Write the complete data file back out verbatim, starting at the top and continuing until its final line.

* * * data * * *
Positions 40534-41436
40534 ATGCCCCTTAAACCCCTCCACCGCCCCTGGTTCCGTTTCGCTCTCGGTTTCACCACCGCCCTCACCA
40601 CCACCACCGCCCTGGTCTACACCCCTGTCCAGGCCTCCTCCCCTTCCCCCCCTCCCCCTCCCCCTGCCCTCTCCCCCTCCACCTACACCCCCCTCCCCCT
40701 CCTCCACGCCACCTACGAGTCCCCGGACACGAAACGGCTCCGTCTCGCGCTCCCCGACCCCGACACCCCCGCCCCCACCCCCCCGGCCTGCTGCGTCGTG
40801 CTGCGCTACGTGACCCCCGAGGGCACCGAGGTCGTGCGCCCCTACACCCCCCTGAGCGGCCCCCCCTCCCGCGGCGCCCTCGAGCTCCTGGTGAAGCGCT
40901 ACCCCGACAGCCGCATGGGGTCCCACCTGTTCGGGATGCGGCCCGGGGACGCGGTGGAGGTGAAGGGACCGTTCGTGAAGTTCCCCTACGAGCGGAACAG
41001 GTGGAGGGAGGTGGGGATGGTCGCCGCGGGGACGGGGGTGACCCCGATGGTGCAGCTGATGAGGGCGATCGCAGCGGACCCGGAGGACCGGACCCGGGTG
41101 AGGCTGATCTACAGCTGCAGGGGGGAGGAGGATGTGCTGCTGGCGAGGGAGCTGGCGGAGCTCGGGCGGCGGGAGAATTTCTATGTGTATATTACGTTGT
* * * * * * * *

Positions 40534-41436
40534 ATGCCCCTTAAACCCCTCCACCGCCCCTGGTTCCGTTTCGCTCTCGGTTTCACCACCGCCCTCACCA
40601 CCACCACCGCCCTGGTCTACACCCCTGTCCAGGCCTCCTCCCCTTCCCCCCCTCCCCCTCCCCCTGCCCTCTCCCCCTCCACCTACACCCCCCTCCCCCT
40701 CCTCCACGCCACCTACGAGTCCCCGGACACGAAACGGCTCCGTCTCGCGCTCCCCGACCCCGACACCCCCGCCCCCACCCCCCCGGCCTGCTGCGTCGTG
40801 CTGCGCTACGTGACCCCCGAGGGCACCGAGGTCGTGCGCCCCTACACCCCCCTGAGCGGCCCCCCCTCCCGCGGCGCCCTCGAGCTCCTGGTGAAGCGCT
40901 ACCCCGACAGCCGCATGGGGTCCCACCTGTTCGGGATGCGGCCCGGGGACGCGGTGGAGGTGAAGGGACCGTTCGTGAAGTTCCCCTACGAGCGGAACAG
41001 GTGGAGGGAGGTGGGGATGGTCGCCGCGGGGACGGGGGTGACCCCGATGGTGCAGCTGATGAGGGCGATCGCAGCGGACCCGGAGGACCGGACCCGGGTG
41101 AGGCTGATCTACAGCTGCAGGGGGGAGGAGGATGTGCTGCTGGCGAGGGAGCTGGCGGAGCTCGGGCGGCGGGAGAATTTCTATGTGTATATTACGTTGT